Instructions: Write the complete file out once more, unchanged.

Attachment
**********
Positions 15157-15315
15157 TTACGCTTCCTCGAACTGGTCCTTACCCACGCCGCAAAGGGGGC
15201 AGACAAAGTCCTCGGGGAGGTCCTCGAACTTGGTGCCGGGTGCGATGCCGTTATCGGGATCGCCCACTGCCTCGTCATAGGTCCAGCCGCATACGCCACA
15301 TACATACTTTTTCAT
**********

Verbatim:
Positions 15157-15315
15157 TTACGCTTCCTCGAACTGGTCCTTACCCACGCCGCAAAGGGGGC
15201 AGACAAAGTCCTCGGGGAGGTCCTCGAACTTGGTGCCGGGTGCGATGCCGTTATCGGGATCGCCCACTGCCTCGTCATAGGTCCAGCCGCATACGCCACA
15301 TACATACTTTTTCAT